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Saraburi province is becoming an emerging tourist destination hotspot with a new must-go place, situated on the edge of the Phaphutthabat Noi mountain range. This is where Manasikarn Hall, Thailand’s first and only spiritual tourist destination is located.

Upon arrival, our first impression was of the splendid contemporary architecture towering in front of firm, tall limestone mountains harmonizing well together. Inside, we can feel the indescribable inner peace. The more information we learned from the staff, the more we were amazed at the story of the place.

One of the practices that makes Manasikarn Hall a must-go place is its approach which is based on the views of Buddhists and people interested in Buddhism, who, despite their interest, are reluctant to study the religion further as there are still unanswered questions: Why did the Buddha leave his family to be ordained? What is the essence of Buddhism? Why practice Dhamma?

The Manasikarn Hall took five years to complete. The 40-million-baht project is one of many projects under the Knowing Buddha Foundation for the Protection of Buddhism, founded by Master Acharavadee Wongsakon with the mission to protect Buddhism by ending the commercialization of Buddha statues and images, as well as raising the public awareness on why Buddha images and religious symbols should be treated with high respect and appropriately.

In order to ensure the Manasikarn Hall reflected the Buddha’s sacrifices and contributions to mankind, Master Acharavadee laid the groundwork on the project’s concept and architectural design inside and outside the hall herself, as well as drawing the first design sketch. The design was further developed by Mr. Naknimit Suwannakudt, heir of Thailand’s leading artist Prof. Paiboon Suwannakudt, who was a close apprentice of legendary artist and master Corrado Feroci (known as Prof. Silpa Bhirasri).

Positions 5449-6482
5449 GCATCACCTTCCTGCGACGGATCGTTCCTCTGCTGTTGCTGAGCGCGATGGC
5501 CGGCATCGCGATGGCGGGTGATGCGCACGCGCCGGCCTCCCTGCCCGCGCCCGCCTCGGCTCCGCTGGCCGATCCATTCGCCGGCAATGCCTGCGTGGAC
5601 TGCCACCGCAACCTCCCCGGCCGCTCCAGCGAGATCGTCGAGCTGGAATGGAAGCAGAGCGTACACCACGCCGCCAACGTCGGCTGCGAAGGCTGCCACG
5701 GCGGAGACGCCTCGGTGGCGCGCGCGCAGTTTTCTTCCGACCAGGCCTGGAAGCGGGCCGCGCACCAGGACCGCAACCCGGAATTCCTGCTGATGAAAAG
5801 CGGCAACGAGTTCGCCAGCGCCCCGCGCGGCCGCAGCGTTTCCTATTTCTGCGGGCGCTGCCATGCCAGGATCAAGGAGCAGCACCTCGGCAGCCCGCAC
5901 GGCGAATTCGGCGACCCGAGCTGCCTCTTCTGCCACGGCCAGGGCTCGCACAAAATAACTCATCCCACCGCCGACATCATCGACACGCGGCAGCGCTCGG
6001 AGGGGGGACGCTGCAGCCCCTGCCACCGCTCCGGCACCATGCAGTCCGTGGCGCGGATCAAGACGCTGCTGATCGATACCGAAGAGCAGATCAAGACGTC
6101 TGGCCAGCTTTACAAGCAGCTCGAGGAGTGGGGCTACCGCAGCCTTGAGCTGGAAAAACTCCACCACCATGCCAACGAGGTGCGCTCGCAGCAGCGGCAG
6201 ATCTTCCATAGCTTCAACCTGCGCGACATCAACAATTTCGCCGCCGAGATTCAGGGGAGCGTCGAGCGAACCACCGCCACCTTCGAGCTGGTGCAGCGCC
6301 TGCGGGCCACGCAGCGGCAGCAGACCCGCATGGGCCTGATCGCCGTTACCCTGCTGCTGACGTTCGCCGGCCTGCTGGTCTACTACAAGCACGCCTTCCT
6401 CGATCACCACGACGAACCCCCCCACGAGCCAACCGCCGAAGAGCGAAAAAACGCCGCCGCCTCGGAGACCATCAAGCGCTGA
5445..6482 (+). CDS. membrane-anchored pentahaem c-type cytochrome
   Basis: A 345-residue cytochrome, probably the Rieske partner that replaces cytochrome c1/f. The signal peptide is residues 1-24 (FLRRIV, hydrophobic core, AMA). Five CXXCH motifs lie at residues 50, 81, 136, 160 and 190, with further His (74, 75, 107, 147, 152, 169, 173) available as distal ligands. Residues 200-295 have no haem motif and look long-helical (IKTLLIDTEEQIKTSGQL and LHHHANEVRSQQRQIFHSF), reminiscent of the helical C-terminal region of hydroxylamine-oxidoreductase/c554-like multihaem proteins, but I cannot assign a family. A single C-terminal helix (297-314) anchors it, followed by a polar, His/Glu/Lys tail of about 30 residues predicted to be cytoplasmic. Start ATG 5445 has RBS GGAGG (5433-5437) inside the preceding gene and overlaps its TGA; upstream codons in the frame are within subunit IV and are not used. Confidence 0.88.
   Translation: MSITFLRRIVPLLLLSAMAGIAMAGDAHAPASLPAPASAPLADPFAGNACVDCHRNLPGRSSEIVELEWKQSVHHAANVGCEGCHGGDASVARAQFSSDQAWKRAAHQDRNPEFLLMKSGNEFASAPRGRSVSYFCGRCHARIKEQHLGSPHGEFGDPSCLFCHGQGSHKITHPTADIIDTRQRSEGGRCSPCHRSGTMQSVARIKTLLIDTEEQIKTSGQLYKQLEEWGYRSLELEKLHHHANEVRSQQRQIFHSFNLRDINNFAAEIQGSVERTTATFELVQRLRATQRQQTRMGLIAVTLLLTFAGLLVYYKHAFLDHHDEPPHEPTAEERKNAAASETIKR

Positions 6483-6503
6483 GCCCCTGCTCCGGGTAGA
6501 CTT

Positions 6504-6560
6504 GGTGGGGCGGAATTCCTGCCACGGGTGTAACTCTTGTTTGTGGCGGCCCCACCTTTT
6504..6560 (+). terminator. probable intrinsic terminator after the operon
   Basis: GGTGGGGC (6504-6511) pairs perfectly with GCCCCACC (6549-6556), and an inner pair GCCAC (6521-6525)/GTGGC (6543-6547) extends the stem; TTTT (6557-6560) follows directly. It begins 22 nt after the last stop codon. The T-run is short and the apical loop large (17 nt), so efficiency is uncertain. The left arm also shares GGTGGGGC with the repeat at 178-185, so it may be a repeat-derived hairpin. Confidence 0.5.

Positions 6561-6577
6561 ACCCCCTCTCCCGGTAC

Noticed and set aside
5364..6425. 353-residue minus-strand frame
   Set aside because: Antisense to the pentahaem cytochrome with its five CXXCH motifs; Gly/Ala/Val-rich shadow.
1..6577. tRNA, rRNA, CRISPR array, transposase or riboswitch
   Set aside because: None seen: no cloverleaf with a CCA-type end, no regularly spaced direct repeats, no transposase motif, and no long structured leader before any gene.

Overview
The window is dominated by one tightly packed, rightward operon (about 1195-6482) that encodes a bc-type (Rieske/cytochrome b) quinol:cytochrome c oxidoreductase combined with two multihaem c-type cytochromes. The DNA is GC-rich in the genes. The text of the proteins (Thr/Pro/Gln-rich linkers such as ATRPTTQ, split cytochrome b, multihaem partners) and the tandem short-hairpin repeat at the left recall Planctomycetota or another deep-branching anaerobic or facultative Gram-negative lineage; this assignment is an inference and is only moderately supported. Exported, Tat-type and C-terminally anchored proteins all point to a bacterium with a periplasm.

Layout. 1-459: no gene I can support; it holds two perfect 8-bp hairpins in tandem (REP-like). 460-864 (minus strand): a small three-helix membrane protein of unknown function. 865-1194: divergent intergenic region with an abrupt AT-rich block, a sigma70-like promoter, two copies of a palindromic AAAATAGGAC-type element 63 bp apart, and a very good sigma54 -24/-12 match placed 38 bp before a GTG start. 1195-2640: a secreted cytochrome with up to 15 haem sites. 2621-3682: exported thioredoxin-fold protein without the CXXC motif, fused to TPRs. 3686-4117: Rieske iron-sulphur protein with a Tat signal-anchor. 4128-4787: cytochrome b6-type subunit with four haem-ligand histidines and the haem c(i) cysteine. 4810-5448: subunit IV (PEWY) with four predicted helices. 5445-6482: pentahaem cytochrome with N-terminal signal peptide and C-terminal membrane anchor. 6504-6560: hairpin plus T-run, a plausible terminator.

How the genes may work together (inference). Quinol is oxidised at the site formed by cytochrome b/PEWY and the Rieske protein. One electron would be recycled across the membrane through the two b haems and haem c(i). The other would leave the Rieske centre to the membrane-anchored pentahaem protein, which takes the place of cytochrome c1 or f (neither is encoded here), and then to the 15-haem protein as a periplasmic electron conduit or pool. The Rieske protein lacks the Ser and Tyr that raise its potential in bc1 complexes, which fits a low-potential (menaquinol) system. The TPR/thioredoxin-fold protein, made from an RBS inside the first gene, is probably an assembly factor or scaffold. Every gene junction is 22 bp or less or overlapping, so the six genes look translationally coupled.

The 1st section of the hall are the mixed media presentations, the “Simulation of the Buddha’s Path – Journey to the Life of the Buddha”, surrounded with the ancient atmosphere, yet with contemporary vibe, that was collated together each important period of the Buddha: the Beginning, the Journey, the Search, the Obstacle, and the Great Awakening. Along the passageway of the exhibition, we were provided with the narrated listening device.

The creative and production parts are unbelievably realistic. The pictures in the gallery are of professional quality. We later learned that among the team members are Mr. Chirawut Sirichan, a former photographer of IMAGE magazine and Ms. Attama Bowie Cheevanichphan, a famous Thai actress.

This is an important scene worth taking note: In Buddha’s time: Scene 5 – “The Night that Turned to Be the New Dawn for Mankind” is the picture of Prince Siddhartha riding his horse Kanthaka from the palace to set off on the path of liberation. It was the fateful night that he decided to leave his royal lifestyle and title and live as an ascetic for years to find the Ultimate Truth.


The next zone is the Prostration Hall, or Stupa Hall, which is glistening in gold in contrast with red silk linen on the wall. The regal and classic atmosphere made us feel as if we were ushered into another dimension.